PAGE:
Woolworths new CEO plans to make up for time lost in pandemic
JOHANNESBURG - After seven months as Woolworths Holdings Ltd. Chief Executive Officer, Roy Bagattini can finally make plans to visit the whole organization.
The former Levi Strauss & Co. Americas boss returned to South Africa to take over the Cape Town-based retailer in mid-February and only had about a month in the office before the country entered a strict lockdown to contain the coronavirus. That meant he wasn’t able to visit his teams in Johannesburg or Australia nor check out most of his stores.
The 57-year-old has had to overcome pandemic challenges while running an upmarket food and clothing retailer in a country deep in recession. National retail sales have dropped for four straight months through July.
For Woolworths, this was coupled with extended difficulties in the Australian unit that the company bought six years ago. The stock has lost more than 40% of its value in the past 12 months.
“You can imagine what it’s like coming into a new role at a new company and not knowing the people and then all of a sudden you get whacked with Covid and you don’t have the opportunity to really walk the halls and get into the stores and eyeball people,” he said in an interview Thursday. “That’s been somewhat frustrating.”
South Africa imposed a lockdown in March, halting almost all cross-border travel and shuttering most businesses. While Bagattini says he’s found different ways to get “into the bowels of our organization,” there simply isn’t a substitute for physically meeting people face-to-face.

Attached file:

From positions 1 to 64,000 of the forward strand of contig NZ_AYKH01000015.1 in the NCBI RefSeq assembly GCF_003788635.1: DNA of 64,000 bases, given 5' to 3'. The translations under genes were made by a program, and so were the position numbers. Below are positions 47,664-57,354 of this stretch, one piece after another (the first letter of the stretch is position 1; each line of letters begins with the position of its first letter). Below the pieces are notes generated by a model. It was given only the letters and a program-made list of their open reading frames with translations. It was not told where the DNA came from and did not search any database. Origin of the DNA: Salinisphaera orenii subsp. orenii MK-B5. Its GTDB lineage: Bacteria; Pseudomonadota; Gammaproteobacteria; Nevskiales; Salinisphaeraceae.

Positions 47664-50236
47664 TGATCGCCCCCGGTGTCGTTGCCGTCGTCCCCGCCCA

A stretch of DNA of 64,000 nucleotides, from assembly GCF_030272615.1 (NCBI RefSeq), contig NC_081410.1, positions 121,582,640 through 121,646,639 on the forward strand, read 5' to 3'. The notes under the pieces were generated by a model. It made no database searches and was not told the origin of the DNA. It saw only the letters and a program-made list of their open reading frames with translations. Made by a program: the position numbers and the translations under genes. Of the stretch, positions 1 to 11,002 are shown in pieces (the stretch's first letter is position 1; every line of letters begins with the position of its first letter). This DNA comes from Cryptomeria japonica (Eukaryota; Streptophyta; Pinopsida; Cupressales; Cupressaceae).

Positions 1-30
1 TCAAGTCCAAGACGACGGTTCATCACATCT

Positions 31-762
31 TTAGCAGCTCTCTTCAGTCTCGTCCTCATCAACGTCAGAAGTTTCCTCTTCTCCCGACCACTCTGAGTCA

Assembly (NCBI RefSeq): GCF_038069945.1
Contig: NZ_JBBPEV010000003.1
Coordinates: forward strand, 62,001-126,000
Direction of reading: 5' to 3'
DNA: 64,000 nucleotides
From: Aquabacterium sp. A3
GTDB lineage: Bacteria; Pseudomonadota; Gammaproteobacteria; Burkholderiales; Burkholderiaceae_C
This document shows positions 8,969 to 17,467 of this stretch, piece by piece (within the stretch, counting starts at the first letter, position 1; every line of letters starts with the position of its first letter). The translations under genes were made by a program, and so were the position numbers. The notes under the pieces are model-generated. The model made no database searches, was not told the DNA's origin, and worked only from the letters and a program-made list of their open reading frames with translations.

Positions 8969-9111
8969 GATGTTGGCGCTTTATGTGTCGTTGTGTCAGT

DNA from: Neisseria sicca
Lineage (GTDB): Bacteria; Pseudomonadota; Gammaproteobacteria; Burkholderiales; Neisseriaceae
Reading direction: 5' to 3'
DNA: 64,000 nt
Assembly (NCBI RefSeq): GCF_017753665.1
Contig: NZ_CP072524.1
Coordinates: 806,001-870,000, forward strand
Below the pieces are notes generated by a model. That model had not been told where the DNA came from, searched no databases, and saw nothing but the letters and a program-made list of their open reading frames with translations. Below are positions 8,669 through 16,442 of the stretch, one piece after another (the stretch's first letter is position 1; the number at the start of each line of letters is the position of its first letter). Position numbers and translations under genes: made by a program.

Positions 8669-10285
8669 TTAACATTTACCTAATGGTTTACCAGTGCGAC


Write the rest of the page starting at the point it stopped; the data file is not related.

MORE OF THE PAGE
Woolworths has made progress at its two worst-performing units. The South African fashion, beauty and home business has a new manager to tasked with plotting a return to profitable growth. That means implementing clearer brand differentiation and driving online sales, the CEO said.
In Australia, Bagattini is speeding up store closures. Woolworths had planned to cut floor space by 20% over five years, but the CEO sees that as more urgent and is looking to complete the process in two.
While South Africa’s easing of most lockdown rules may mean Bagattini will finally be able to visit the Australian business, the virus remains a threat. Woolworths is pumping more money into its online offering in response.
“This will not only help us to catch up, but become the leaders in the online space,” Bagattini said.